Coloring Outside the Box

When my oldest was in kindergarten, I braced myself for his first parent teacher conference. He is funny and kind, but also serious and shy. He has a lot of wonderful eccentricities and can sometimes be a bit shy and awkward. The biggest fear in my almost eight years of motherhood was him entering kindergarten and having trouble making friends. 

I held my breath as I stepped foot in that classroom. But as I sat down in that tiny child size chair, I was greeted by his teacher sharing that what he enjoyed most about Max was that he was an outside of the box thinker. He said that although Max is a quiet kid, when he does have something to say, it's always unique and interesting. I was so relieved that his teacher valued his creativity instead of labeling him as the weird kid. No matter how many kind things people have said about our children, this has been by far the most meaningful.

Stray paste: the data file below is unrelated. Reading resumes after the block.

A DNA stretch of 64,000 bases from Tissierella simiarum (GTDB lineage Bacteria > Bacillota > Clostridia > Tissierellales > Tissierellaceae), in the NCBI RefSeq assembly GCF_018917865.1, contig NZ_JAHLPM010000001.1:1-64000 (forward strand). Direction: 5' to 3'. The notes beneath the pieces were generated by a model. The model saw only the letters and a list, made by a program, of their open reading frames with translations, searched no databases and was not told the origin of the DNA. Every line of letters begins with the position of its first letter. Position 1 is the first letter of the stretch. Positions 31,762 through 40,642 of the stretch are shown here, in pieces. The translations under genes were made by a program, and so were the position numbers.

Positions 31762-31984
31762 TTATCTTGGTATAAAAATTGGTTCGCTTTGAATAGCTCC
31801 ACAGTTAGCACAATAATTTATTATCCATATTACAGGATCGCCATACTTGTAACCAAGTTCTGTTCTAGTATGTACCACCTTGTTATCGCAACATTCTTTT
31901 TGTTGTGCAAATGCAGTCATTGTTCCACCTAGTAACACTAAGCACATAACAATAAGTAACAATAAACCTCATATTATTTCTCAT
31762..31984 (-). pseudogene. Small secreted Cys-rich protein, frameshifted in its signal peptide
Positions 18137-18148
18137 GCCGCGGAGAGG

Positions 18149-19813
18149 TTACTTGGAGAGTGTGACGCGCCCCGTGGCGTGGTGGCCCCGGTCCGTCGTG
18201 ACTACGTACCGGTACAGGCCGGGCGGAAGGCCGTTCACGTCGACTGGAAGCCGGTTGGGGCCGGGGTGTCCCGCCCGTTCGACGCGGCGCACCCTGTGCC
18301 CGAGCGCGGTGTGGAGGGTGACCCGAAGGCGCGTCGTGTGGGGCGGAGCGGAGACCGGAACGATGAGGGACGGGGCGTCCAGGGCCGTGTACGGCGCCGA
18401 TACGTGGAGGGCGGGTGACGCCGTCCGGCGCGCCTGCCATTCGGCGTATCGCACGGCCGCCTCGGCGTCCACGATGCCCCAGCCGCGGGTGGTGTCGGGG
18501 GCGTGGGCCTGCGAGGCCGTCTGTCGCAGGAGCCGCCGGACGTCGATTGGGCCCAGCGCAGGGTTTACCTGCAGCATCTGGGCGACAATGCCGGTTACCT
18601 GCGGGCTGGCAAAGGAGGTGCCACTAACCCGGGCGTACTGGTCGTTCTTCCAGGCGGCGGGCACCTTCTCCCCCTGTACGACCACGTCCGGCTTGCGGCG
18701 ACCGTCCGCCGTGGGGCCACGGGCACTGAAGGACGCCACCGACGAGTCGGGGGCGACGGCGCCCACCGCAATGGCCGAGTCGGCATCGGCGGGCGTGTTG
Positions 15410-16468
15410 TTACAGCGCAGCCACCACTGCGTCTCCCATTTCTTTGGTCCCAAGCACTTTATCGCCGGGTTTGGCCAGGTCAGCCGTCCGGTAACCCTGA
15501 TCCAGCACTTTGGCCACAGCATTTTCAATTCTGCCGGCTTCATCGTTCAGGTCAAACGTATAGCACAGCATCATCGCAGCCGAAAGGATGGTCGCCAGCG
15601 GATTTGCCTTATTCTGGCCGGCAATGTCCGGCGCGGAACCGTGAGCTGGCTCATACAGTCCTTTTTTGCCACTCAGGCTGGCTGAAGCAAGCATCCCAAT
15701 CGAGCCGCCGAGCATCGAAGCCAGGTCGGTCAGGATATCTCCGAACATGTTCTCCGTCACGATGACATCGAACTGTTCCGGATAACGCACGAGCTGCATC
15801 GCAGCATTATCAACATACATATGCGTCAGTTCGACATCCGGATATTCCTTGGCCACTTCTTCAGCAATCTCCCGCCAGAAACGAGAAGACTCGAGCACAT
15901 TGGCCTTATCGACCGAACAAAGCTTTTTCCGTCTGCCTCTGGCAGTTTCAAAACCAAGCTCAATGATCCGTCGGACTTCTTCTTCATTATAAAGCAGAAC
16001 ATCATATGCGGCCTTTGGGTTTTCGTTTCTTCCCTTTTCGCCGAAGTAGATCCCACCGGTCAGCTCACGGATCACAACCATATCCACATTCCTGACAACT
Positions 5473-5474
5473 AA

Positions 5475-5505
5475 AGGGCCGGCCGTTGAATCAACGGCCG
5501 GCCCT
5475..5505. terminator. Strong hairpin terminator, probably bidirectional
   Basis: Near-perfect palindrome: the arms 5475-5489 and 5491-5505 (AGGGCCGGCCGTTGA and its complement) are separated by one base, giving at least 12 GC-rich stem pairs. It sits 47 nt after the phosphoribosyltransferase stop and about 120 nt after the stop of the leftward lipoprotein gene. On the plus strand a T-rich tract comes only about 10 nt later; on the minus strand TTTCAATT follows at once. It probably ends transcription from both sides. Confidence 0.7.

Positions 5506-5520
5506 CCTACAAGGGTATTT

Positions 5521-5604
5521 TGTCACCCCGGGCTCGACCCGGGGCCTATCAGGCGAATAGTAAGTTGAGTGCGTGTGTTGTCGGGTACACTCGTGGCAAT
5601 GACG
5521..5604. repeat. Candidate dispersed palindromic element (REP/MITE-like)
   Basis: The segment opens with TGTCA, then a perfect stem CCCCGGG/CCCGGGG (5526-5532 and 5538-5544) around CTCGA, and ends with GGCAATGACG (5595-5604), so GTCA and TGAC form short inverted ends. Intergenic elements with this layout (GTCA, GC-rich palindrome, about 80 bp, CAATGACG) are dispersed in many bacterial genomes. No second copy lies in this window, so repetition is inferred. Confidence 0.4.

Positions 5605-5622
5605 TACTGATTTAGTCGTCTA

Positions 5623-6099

Creativity has become an important rhythm in our family life. We want our kids to know that we value their creativity. We want them to think things through differently and solve problems in a way that works best for them. Sometimes, it's really hard to give them the space and freedom to be creative. It's sometimes hard to step back and let them be bored so they can use their imagination. It's really hard to let them mix the colors of the play dough and paint purple grass and pink water. But I have to remember that I want them to color outside the lines.